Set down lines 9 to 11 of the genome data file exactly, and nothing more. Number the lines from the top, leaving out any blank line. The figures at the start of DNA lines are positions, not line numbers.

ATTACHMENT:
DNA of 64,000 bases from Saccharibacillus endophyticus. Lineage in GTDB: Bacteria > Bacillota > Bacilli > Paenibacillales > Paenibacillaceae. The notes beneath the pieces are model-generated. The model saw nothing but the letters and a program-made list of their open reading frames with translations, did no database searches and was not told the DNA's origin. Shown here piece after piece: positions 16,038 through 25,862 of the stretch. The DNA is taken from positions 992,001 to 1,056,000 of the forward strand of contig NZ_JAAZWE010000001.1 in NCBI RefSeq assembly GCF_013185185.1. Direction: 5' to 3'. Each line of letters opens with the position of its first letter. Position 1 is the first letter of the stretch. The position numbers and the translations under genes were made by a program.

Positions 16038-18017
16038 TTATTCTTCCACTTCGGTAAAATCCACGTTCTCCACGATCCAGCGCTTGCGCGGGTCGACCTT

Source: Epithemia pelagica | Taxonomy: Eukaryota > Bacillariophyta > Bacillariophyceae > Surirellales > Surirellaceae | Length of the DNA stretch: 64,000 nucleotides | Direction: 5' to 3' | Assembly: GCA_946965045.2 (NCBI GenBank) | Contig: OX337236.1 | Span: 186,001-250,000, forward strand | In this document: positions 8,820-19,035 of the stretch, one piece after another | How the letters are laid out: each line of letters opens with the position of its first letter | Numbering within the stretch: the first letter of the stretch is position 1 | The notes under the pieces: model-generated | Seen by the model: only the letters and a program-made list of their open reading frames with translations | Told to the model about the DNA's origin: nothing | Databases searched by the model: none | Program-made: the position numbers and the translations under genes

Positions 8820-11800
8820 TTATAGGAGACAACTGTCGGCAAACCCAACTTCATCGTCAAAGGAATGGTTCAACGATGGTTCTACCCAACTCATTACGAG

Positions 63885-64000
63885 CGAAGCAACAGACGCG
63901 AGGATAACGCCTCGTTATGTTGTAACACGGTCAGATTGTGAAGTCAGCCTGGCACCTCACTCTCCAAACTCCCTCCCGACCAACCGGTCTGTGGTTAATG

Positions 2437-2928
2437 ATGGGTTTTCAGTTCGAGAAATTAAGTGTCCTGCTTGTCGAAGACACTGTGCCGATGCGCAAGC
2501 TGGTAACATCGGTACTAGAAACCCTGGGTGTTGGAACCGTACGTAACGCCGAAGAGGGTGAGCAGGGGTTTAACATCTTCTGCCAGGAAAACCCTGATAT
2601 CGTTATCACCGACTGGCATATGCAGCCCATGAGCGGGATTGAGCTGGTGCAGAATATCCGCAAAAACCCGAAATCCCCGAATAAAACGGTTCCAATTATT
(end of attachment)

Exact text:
63901 AGGATAACGCCTCGTTATGTTGTAACACGGTCAGATTGTGAAGTCAGCCTGGCACCTCACTCTCCAAACTCCCTCCCGACCAACCGGTCTGTGGTTAATG

Positions 2437-2928
2437 ATGGGTTTTCAGTTCGAGAAATTAAGTGTCCTGCTTGTCGAAGACACTGTGCCGATGCGCAAGC